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Different course options

Full time | Institute of Development Studies | 1 year | SEP

Study mode

Full time

Duration

1 year

Start date

SEP

Key information
DATA SOURCE : IDP Connect

Qualification type

MA - Master of Arts

Subject areas

Food Science Food Process Engineering

Course type

Taught

Course Summary

Food is a cross-cutting development issue that concerns hunger, food insecurity, malnutrition, environment sustainability, power, politics, social justice, and cultural identity. It is about the global and the local and the hard trade-offs that the globalisation era has brought about.

The MA Food and Development draws on wide-ranging expertise of faculty at both IDS and School of Global Studies at the University of Sussex (where you will be based). You will gain an advanced understanding of the complex relationship between food and development. We build your analytical and practical skills, improving your ability to engage critically with issues such as:

  • food and nutrition security
  • sustainable food systems
  • value chains and corporate power
  • agri-food technology and its contestations

Our faculty have extensive knowledge and direct field experience. And our guest speakers – from government bodies, international organisations, NGOs, and local food networks and movements – introduce you to contemporary policy debates and practices.

Who is the degree for?

We welcome applicants with a broad range of career trajectories. Successful applicants will typically have at least one year’s practical experience in development alongside an interest in critical academic enquiry. Previous experience and engagement with issues relating to food in development (e.g., food security, nutrition, food systems, food policy and regulation, food rights or food sovereignty) is an advantage.

Assessment criteria

You’ll be assessed through term papers, coursework assignments, presentations, exams, practical exercises, and a 10,000-word dissertation.

Career opportunities

Throughout the course we focus on developing both your academic and practical skills – including analytical, writing and presentation skills. You’ll also gain a thorough understanding of social science research methods and gain independent research skills.

We expect our graduates to become specialists and advisers in food and development issues worldwide, working for:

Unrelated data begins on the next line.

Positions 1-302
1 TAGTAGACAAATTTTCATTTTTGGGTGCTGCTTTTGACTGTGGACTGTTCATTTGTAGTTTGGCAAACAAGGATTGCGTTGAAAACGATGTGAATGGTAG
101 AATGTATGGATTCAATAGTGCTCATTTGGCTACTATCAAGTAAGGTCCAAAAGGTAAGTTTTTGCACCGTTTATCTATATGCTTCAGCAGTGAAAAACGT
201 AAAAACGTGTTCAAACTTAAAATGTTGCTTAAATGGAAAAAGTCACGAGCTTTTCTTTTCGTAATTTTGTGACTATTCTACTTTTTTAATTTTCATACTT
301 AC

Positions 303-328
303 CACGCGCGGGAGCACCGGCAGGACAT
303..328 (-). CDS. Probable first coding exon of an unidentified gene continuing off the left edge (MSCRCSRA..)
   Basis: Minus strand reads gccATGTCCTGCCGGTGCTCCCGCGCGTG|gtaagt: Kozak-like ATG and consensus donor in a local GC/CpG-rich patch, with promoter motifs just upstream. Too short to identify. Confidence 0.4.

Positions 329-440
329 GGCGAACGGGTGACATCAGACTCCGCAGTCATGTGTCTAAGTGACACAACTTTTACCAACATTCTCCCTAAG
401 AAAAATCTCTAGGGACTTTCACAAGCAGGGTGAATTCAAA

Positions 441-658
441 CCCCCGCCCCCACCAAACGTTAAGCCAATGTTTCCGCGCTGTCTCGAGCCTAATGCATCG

• governments
  • international development agencies
  • civil-society organisations
  • social movements engaged with food-related themes

Modules

This module belongs to autumn term. This module introduces you to food as an outstanding development issue that concerns hunger, food insecurity, malnutrition, sustainability, power politics, social justice and cultural identity. Food is about the hard trade-offs that the globalisation era has brought about. The module highlights its political nature that stems from the unequal organisation of food systems and distribution of resources and from contestations over ways to address food challenges that give rise to competing paradigms. It draws on distinct theoretical and empirical contributions to analyse food challenges, from a development perspective. Following a critical approach that considers alternative narratives and framings, the module engages with a range of contemporary issues on food and development, at global and local levels and across North and South.

Tuition fees

UK fees
Course fees for UK students

For this course (per year)

9,500

International fees
Course fees for EU and international students

For this course (per year)

18,975

Entry requirements

You should normally have an upper second-class (2.1) undergraduate honours degree or above. Your qualification should be in the natural or social sciences. Your qualification should be in a social or natural science but if you do not meet the academic requirements or have other degrees you will also be considered if you can show evidence of relevant work or voluntary experience. You must write a detailed two-page personal statement, explaining why you are applying for the degree and the relevance of your previous experience.